This affects their approach to international relations and therefore to the causes of war and the means of achieving peace. If war is essentially linked to the specific internal structures of the states, the elimination of war and the establishment of a system of lasting peaceful relations between states can, consequently, only come from going beyond those internal structures.
Liberal, democratic and socialist ideologies widely differ in singling out which internal structures should be considered as the root cause of power politics. In brief, liberal thought finds the fundamental cause of war in the aristocratic and absolutist political structure as well as in mercantilist and protectionist economic organization, and therefore it expects that establishing representative governments and separation of powers on the one hand ,and the development of international free trade on the other, will cool down the states’ bellicose tendencies. Democratic thinking points to the governments’ authoritarianism and therefore sees peace as the automatic consequence of popular sovereignty. Finally, socialism regards the exploitation of workers peculiar to modern capitalism as the basic cause of imperialism and war, and therefore emphasizes the struggle for social justice. For the social-democratic tendency that means the establishment of the welfare state in a liberal-democratic framework, whilst communists aim for the complete abolition of private ownership of the means of production and the dictatorship of the proletariat as the way to overcome the class struggle and simultaneously establish peace.

The common core running through the internationalist approach, whether liberal, democratic, socialist or communist, consists of a belief that a world of such states—ruled by either liberal, democratic, socialist or communist ideas—could bring about the elimination of the phenomena caused by power politics resulting from the still incomplete, or non-universal, application of the state’s internal organizational principles forged by such ideologies.

The federalist criticism of internationalism is based on Kant’s discourse on perpetual peace (2), which adds the lessons of political realism to the cosmopolitical vision. In it is an awareness of the indissoluble link between power politics and the anarchical structure of the society of states which is brought about by their absolute sovereignty. It underlines that international anarchy, by upholding the primacy of each state’s security (that is to say, the law of raison d’état) over all other issues, represents an obstacle to the full realization of the principles supported by any great emancipation-pursuing ideology. Hence the conviction that, with respect to the aim of the construction of peace, the struggles inspired by internationalist ideologies are insufficient, because they essentially aim to achieve domestic changes, while on the international stage their only organizational and institutional means of expression consists of a few international associations at the level of civil society and a handful of intergovernmental bodies such as the UN and previously the League of Nations.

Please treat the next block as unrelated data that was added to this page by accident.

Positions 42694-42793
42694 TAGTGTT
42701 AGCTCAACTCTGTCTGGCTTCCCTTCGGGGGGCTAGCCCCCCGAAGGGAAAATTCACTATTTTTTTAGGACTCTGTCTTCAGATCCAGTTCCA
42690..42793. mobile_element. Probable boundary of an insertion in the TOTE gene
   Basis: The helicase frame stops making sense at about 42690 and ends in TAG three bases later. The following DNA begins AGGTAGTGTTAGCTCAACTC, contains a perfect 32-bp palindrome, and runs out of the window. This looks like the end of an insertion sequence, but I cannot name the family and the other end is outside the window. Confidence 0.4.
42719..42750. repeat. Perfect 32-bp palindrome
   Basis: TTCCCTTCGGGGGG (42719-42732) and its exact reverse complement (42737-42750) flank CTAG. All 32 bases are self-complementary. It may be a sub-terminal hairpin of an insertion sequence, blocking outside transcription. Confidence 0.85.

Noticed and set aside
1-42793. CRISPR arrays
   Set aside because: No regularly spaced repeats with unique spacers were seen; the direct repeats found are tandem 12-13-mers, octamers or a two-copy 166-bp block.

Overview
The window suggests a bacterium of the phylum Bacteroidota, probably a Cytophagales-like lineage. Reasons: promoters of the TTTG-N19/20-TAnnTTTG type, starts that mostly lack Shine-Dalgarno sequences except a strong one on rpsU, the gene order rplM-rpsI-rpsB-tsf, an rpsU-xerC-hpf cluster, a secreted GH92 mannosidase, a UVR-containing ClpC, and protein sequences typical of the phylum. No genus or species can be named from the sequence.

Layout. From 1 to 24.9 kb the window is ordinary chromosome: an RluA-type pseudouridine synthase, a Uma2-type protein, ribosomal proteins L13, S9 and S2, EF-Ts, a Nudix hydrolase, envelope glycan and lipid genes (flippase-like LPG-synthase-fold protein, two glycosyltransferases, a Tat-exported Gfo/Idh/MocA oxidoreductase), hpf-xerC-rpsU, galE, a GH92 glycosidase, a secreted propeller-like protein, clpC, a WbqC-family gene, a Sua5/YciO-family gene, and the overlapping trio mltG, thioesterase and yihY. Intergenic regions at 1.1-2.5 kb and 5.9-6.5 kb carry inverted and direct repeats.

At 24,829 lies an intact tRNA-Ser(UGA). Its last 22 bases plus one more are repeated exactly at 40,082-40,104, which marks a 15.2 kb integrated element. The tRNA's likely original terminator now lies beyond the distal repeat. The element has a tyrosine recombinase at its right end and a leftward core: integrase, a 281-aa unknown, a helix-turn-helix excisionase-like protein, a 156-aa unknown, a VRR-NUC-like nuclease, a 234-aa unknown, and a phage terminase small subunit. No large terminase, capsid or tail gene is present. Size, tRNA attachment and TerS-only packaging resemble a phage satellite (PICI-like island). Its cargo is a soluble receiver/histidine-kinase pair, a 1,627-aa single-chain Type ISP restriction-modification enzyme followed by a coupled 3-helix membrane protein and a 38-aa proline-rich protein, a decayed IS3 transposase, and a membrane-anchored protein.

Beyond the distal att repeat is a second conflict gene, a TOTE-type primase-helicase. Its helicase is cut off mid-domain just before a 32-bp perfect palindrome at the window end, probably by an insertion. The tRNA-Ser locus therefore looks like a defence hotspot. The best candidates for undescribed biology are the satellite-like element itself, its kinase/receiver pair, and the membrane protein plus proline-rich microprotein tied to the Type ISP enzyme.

Instead, to put an end to international anarchy it is necessary to pursue federal ties that eliminate the states’ absolute sovereignty and aim for structurally-peaceful institutions in international relations with similar functions to those existing in domestic relations inside the states.

The second argument concerns the historical topicality of the construction of the European federation as the central problem of our time. In short, Spinelli develops and brings to clearer conclusions the discourse started by Luigi Einaudi in 1918 (3) and treated in greater depth by English federalists in the 1930s (4), concerning the crisis of the national state as the root cause of the evils of our time, and discussing the construction of a European federation as the inevitable route towards the resumption of the progressive course of history. The concept of the crisis of the nation state which in federalist theory occupies the central place (where socialist and communist theory emphasize the crisis of capitalism) provides the leading thread which permits,in an era which has seen world wars and totalitarianism,the formulation of an original interpretation of the current crisis which accords with the global sense of contemporary history and yet differs from those proposed by other prevailing ideologies, overcoming the shortcomings that render them incapable of comprehending the centrality of the problem of the European federation.